New Jersey


Bill to legalize recreational marijuana in N.J. set to be unveiled

A state lawmaker on Monday is scheduled to unveil legislation that would legalize, regulate, and tax recreational marijuana in New Jersey. 

State Sen. Nicholas Scutari (D-Union) will formally announce the Democratic-sponsored measure noon at Monday at a news conference at the Statehouse in Trenton.

Medical marijuana is already legal in the state. But if this bill becomes law, New Jersey would become the ninth state to legalize pot -- joining Alaska, California, Colorado, Maine, Massachusetts, Nevada, Oregon, and Washington, as well as the District of Columbia.


Christie Calls Push for Marijuana Legalization 'Beyond Stupidity'

The Republican governor told a forum on substance abuse that it's "not time for us to be cool and say, 'Pot's OK.'"

New Jersey Gov. Chris Christie didn't hold back against lawmakers in his state that want to legalize marijuana Monday.

The Republican governor told a forum on substance abuse hosted by the New Jersey Hospital Association it's "not time for us to be cool and say, 'Pot's OK.'"

Democrats in New Jersey's state Senate are expected to unveil a proposal that would make it the twelfth state to legalize, tax, and regulate recreational marijuana use – a move Christie says is "beyond stupidity."


New Jersey Gubernatorial Candidates Consider Broader Marijuana Laws

The Trump administration recently warned about the potential for marijuana to lead to other drug use, but candidates for New Jersey governor are considering embracing efforts to authorize recreational use in the state.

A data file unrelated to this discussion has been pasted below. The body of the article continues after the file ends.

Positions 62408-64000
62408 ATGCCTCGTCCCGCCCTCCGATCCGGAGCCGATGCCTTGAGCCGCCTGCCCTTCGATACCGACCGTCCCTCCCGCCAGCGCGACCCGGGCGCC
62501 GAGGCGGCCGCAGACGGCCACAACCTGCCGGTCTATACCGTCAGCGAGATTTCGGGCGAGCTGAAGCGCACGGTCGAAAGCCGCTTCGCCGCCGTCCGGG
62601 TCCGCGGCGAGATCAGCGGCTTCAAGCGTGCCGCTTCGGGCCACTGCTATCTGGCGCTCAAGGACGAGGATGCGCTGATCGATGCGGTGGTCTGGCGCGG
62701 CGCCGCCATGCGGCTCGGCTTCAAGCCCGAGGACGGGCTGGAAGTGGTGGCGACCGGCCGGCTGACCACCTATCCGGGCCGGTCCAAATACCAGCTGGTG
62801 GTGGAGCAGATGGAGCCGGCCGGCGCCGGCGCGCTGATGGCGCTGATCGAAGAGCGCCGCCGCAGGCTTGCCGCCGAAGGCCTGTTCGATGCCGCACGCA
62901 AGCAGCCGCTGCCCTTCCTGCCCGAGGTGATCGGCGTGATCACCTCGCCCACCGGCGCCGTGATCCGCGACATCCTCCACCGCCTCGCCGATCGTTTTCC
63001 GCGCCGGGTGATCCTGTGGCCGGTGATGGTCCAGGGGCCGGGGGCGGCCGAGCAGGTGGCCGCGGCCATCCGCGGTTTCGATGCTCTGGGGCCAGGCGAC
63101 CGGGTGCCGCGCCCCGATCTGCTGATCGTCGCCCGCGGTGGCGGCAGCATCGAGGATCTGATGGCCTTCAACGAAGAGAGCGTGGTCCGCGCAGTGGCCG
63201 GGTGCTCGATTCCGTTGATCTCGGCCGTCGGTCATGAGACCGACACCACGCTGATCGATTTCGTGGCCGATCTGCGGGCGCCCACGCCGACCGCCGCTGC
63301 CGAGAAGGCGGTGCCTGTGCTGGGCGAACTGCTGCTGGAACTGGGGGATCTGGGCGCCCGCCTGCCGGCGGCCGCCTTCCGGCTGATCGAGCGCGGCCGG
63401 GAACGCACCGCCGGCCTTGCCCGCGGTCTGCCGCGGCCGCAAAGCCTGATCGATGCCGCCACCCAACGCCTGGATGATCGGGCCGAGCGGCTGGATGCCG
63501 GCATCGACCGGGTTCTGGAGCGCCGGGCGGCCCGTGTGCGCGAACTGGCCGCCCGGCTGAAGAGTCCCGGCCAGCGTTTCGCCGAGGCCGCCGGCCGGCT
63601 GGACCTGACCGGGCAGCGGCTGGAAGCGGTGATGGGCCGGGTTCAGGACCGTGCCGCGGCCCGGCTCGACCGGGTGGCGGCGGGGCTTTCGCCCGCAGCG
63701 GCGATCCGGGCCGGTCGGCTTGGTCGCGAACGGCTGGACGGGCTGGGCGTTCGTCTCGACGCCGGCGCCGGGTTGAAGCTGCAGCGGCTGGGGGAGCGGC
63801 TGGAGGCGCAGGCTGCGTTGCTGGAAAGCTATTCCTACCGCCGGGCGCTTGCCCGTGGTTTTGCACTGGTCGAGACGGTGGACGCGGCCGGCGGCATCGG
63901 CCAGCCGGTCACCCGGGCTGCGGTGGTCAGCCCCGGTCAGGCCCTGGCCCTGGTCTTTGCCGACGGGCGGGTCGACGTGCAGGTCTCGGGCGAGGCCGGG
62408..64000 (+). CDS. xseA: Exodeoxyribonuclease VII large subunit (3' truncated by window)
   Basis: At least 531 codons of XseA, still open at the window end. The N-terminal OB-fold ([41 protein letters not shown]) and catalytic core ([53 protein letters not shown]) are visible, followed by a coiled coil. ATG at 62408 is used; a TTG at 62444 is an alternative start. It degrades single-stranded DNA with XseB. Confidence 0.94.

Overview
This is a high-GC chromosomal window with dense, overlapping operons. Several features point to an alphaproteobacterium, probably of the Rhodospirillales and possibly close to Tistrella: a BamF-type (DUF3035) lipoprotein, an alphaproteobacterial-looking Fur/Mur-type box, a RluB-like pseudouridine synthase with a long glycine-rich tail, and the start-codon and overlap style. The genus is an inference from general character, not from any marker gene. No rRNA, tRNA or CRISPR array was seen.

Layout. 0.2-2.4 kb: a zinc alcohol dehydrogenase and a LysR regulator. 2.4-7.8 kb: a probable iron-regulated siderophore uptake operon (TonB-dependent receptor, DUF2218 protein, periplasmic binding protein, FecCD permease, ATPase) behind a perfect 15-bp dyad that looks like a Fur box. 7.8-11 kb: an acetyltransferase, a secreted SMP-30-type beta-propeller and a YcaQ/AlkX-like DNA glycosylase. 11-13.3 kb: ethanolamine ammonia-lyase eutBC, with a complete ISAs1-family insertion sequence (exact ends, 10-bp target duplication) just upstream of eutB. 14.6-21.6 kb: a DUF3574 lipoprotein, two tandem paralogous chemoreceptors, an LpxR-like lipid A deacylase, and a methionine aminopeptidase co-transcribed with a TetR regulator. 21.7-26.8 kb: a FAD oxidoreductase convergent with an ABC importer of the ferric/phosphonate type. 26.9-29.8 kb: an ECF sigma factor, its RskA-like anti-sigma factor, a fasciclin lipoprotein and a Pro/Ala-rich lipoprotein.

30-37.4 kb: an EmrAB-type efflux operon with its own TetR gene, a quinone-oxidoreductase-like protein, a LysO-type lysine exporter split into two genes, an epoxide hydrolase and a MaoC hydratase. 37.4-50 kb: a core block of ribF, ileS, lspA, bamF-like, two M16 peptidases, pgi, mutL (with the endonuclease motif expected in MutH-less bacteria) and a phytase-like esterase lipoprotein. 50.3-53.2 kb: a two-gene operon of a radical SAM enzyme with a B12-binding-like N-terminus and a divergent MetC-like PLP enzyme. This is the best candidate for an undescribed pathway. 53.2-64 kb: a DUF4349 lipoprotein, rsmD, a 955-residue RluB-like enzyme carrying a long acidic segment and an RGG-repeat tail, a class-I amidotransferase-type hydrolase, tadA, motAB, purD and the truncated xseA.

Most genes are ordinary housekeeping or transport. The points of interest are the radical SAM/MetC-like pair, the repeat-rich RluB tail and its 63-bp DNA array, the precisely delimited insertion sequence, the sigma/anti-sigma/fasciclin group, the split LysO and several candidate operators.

Homeland Security Secretary John Kelly's recent comment that marijuana is a possibly dangerous gateway drug comes after Attorney General Jeff Sessions said he is "definitely not a fan'' of expanded use.

Nonetheless, New Jersey's Democratic-controlled Legislature plans to move forward with legislation and lawmakers hope Republican Gov. Chris Christie's successor will sign it.

Christie, who is term-limited, has opposed any expansion of marijuana legalization. His term ends in January.


A how-to class teaches N.J. patients to cook with cannabis

Vanessa Amador has created a niche business in New Jersey that’s designed to woo an exclusive and often-misunderstood clientele.    

Though others may want to attend the unique cooking classes offered by Cannabi Kitchen in Turnersville, Gloucester County, only those who flash a photo ID issued by the state’s tightly regulated medical-marijuana program will be allowed in.    

The curriculum: how to make cannabis-infused sweets, including banana walnut muffins, creamy chocolate candies shaped like marijuana leaves, and even green gummy bears and worms. More items -- such as smoothies -- could be added.


New Jersey: Brick BOE Policy Will Allow Students to Use Medical Marijuana in School

Students whose disabilities qualify them to use medical marijuana will soon be allowed to do so in Brick Township school, buses and school-sponsored events.

The Board of Education last week introduced a medical marijuana policy that will govern how students qualify and are administered medical marijuana. The policy is in response to a state law passed in 2015 that requires districts to enact policies that allow the administration of medical marijuana to students.